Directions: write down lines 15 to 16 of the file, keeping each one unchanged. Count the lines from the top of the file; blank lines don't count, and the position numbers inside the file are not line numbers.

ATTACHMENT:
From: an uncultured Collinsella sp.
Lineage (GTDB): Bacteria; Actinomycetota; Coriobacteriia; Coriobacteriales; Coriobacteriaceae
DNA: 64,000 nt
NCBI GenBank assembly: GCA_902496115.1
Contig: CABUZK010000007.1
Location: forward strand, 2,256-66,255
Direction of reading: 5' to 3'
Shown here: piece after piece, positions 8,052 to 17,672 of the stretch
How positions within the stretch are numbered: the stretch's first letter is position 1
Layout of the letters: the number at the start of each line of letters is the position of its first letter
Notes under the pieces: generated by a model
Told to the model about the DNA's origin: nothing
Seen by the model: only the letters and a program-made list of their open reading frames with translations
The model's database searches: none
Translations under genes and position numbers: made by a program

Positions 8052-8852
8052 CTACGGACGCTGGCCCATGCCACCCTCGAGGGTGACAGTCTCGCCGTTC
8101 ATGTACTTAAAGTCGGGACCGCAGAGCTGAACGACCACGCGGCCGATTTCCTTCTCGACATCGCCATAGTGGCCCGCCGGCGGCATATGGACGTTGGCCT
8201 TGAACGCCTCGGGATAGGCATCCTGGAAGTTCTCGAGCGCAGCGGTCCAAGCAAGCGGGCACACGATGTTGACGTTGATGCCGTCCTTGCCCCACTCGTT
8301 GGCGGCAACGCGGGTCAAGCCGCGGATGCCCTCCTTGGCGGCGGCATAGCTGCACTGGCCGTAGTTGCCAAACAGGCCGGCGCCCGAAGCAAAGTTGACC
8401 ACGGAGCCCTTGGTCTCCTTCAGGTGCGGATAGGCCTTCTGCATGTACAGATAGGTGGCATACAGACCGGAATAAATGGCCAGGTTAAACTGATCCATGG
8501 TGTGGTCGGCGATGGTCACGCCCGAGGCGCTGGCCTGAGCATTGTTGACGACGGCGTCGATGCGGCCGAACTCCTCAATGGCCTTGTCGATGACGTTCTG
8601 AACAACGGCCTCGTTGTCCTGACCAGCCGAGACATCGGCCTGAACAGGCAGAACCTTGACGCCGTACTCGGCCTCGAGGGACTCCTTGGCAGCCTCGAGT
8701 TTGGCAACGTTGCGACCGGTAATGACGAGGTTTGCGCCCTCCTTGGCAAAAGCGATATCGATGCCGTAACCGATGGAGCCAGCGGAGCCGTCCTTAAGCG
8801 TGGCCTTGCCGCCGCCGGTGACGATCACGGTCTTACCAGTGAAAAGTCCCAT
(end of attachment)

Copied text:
Translations under genes and position numbers: made by a program

Positions 8052-8852